Jataka

Definition - What does Jataka mean?

Jataka is a type of literature from India also known as the Jatakas or the Jataka tales. They contain stories of the previous lives of Gautama Buddha. These include Buddha in both animal and human forms. These stories are extremely popular and are valued in all branches of Buddhism.

The Jataka tales are important because, in every story, Buddha exhibits some virtue to inspire and set an example for all humanity. These texts clearly illustrate the concept of reincarnation, which is also important in Hindu and yogic philosophy.

Yogapedia explains Jataka

The Jataka tales are some of the earliest examples of Buddhist literature, dating from around the fourth century B.C.E. They are believed to be precursors to the famous biographies of Buddha, which were composed later.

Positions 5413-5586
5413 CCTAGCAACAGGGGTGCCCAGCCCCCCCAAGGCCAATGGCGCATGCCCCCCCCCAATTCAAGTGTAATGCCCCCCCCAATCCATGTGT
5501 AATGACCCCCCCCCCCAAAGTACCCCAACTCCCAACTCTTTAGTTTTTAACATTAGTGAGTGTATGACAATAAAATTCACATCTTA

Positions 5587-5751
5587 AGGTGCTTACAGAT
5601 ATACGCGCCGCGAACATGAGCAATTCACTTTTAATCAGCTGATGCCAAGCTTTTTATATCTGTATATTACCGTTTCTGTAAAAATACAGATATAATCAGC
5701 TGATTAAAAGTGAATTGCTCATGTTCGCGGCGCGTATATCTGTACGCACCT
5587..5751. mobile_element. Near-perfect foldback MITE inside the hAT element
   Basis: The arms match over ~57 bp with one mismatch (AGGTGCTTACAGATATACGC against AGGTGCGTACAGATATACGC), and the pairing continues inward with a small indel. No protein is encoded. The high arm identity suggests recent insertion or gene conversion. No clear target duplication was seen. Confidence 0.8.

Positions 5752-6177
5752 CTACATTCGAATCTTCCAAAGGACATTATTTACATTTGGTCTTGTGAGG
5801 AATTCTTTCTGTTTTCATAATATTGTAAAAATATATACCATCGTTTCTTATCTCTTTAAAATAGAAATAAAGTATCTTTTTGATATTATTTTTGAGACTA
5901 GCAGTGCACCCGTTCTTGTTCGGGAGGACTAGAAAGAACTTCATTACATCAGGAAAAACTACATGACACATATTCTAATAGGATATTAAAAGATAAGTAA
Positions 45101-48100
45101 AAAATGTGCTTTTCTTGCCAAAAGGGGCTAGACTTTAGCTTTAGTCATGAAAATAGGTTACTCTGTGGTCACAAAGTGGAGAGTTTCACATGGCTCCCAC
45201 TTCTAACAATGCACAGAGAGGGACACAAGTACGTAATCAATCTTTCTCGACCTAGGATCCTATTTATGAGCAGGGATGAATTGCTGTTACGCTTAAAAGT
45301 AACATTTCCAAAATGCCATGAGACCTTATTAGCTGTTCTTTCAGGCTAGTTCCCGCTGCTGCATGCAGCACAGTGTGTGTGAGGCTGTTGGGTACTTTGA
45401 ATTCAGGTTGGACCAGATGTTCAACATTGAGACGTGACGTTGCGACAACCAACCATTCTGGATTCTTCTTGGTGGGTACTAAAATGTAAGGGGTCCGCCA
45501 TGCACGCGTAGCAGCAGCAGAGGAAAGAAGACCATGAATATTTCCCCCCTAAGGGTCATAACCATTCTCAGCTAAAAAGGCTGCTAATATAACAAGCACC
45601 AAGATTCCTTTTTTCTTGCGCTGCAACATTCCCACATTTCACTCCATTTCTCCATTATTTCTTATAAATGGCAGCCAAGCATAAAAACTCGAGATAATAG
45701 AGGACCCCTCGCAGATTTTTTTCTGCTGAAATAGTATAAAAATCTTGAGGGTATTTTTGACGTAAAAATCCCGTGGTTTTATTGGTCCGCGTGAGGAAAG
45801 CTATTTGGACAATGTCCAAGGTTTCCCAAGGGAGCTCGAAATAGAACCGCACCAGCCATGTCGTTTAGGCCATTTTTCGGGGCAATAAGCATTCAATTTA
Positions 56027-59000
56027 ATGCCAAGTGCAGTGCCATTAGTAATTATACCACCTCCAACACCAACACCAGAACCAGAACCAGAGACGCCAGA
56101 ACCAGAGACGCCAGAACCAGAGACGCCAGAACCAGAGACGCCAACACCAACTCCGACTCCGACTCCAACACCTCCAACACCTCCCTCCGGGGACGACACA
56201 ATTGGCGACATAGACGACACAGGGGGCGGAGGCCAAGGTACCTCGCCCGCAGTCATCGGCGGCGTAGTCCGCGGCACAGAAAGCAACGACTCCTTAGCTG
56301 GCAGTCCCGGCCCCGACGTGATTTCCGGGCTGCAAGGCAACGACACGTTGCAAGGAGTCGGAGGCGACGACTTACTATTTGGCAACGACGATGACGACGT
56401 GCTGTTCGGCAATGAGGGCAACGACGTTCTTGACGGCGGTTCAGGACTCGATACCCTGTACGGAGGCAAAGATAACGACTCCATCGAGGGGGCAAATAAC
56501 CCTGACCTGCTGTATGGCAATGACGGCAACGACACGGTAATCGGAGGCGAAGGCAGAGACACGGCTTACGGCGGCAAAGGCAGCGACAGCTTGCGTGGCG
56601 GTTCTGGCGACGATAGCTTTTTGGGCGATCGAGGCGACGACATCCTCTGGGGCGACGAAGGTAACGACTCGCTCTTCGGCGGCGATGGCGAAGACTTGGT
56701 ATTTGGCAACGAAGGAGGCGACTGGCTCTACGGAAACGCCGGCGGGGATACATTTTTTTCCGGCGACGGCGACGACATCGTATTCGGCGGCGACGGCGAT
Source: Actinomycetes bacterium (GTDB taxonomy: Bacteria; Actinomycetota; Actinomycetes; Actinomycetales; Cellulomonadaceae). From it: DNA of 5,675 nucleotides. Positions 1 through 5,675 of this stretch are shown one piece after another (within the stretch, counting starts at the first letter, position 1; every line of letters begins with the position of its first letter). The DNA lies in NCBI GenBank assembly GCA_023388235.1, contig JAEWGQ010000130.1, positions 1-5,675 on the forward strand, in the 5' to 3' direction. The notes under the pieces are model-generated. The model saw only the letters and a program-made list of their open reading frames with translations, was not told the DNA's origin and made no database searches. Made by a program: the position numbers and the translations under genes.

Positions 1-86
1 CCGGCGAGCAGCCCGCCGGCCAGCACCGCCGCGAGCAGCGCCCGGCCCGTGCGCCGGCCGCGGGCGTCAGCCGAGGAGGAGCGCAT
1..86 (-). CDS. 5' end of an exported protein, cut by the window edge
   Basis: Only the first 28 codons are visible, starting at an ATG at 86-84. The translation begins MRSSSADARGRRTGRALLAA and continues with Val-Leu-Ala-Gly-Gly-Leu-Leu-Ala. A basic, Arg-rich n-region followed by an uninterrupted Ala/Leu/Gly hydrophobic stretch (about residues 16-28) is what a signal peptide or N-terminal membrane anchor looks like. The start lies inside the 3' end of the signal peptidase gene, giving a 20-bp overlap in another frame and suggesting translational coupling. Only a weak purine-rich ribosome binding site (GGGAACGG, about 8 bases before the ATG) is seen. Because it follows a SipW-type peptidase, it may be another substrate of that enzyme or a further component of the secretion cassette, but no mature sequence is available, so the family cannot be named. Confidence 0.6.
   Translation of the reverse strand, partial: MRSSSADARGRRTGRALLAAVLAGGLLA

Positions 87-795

Some of the Jataka tales are contained in the Pali canon of Buddhist literature. There are 35 tales that were collected for the purpose of teaching and they make up the "Carriya Pitaka," or “Basket of Conduct.” The Theravada Jatakas are made up of 547 poems that include commentaries to give context to the verses.

There are many variations of the Jatakas, all with their own emphasis. In the Sanskrit and Tibetan Jatakas, for instance, the stories maintain their teachings of Buddhist morality, whereas the Persian retellings often contain more cultural amendments.

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